Carlos Bolanos

Carlos Bolanos

Christina Corpus

Christina Corpus

San Mateo County Sheriff Carlos Bolanos and Millbrae Police Chief Christina Corpus debated policies around ICE, use of force and program reforms at an April 27 candidate forum hosted by the Redwood City Woman’s Club and moderated by the League of Women Voters of South San Mateo County.

The two candidates will be on the ballot for the June 7 state direct primary election, with Bolanos touting his experience in running the department and implementing policies and Corpus highlighting the need for a culture shift and new blood in the Sheriff’s Office.

Both listed low deputy staffing levels as a top concern given the public safety issues involved with insufficient staffing. There are around 100 positions unfilled, with 73 full-time vacancies. Deputy vacancies typically average about 30 but have increased dramatically in the last two years. Corpus blamed the lack of deputies on a toxic work environment and called for more transparency and community engagement. Bolanos acknowledged it was a public safety issue and had said the pandemic, job market forces and the social justice movement have decreased applications.

In November, Bolanos announced his office would not transfer any inmate into the custody of U.S. Immigration and Customs Enforcement after attending several TRUTH Act Forums, a special meeting required when local law enforcement has given the federal agency access. He plans to continue that indefinitely. At the debate, Bolanos said he cooperated with ICE under state law and now will no longer cooperate with it under any circumstance. He accused Corpus of considering it on a case-by-case basis. He noted ICE has the ability, through a judicial warrant, to go and arrest anyone who is a threat to public safety without Sheriff’s Office cooperation.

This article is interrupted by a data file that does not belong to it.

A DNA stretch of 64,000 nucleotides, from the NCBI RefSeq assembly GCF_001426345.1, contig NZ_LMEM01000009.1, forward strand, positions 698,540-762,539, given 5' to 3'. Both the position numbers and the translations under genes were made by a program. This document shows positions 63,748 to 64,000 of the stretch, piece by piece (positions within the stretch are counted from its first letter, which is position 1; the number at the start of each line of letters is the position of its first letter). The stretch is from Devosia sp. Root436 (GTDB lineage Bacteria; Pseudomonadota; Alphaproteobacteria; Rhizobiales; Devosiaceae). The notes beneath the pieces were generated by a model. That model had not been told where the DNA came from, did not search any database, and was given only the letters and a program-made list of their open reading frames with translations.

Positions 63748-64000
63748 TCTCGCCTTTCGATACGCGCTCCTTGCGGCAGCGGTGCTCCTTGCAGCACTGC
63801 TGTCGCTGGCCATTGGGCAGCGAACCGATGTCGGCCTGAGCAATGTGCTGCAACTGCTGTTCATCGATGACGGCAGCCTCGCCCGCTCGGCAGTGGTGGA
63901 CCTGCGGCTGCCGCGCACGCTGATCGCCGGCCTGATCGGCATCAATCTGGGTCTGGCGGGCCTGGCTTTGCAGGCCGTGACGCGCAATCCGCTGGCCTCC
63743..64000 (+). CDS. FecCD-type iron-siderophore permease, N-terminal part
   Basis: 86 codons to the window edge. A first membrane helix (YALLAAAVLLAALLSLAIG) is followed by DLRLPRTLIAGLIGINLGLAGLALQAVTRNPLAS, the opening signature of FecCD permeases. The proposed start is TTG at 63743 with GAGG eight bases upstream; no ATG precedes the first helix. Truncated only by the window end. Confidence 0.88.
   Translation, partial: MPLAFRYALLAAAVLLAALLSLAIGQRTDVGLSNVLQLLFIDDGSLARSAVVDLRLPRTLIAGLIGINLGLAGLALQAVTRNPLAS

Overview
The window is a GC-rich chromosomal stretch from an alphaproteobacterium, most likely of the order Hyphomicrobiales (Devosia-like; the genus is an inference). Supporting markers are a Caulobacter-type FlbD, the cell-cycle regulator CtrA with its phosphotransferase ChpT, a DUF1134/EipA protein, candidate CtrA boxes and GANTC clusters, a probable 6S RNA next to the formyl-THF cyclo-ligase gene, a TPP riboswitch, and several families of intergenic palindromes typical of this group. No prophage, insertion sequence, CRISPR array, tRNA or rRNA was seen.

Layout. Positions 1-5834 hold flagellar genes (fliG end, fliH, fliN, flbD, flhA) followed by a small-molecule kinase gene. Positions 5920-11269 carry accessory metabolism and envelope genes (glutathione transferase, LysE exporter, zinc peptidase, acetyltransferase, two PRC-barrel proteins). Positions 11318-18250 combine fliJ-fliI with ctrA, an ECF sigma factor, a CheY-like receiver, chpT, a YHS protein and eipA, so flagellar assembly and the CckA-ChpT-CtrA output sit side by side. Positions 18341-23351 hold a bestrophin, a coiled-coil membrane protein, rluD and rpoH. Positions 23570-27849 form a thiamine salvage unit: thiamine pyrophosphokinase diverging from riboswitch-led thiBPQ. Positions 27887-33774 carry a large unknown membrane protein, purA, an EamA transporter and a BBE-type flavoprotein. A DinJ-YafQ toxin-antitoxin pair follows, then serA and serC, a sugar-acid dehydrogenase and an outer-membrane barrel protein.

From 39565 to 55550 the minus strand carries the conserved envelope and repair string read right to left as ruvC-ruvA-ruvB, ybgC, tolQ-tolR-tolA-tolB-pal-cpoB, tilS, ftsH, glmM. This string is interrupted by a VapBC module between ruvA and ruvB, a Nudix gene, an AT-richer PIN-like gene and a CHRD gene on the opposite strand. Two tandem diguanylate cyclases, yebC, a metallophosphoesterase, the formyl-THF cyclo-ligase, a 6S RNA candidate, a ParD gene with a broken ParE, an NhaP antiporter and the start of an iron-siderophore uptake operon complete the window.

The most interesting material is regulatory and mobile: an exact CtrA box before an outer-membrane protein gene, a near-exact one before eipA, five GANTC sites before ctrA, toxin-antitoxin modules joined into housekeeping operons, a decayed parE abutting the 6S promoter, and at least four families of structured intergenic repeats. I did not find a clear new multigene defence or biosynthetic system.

Corpus said she had seen the destruction to children and families of handing prisoners over to ICE and did not support working with it.

“My platform would be I would not work with ICE. The only time I would ever consider it if there was a complete and imminent danger to the communities we serve,” Corpus said.

Corpus is the daughter of immigrants from Mexico and Nicaragua. She grew up in the Bay Area and started as a Sheriff’s Office correctional officer in 2002. She currently serves as the Millbrae police chief and a captain in the Sheriff’s Office, as Millbrae contracts with the Sheriff’s Office for policing services. Bolanos started in law enforcement in 1979 and served as undersheriff from 2007 to 2016. He was appointed sheriff by the Board of Supervisors after then-Sheriff Greg Munks stepped down. He won his first election in 2018 and is seeking a second full term.

The candidates both agreed on the importance of policies for de-escalation and dealing with mental health crises. Bolanos said the Sheriff’s Office reviews body-worn cameras during every use-of-force incident to ensure deputies use de-escalation techniques. New policies are in place to allow law enforcement to walk away when they are not needed.

“If there is nobody posing a threat to anyone, we will leave. I think that creates a safer community for all of us,” Bolanos said.

Corpus suggested increased performance-based training and measurements to ensure adherence to the deescalation policy.

“It will instill trust back into the community that we serve. Providing our deputies with that training and ongoing training, not just a one-time training,” Corpus said.

Bolanos touted the Sheriff’s Office’s work to double the psychological emergency response teams. The Sheriff’s Office recently formed a mobile mental health response unit in Half Moon Bay to respond to mental health crises called the CARES program. It also created an acute mental health stabilization unit in prison.

Corpus criticized the reactionary behavior, saying an incident had to happen for a change. She suggested a CAHOOTS mental health crisis program from Eugene, Oregon. She called for scaling back police in responding to mental health calls and highlighted she is working with state Sen. Josh Becker, D-San Mateo, to address mental health concerns.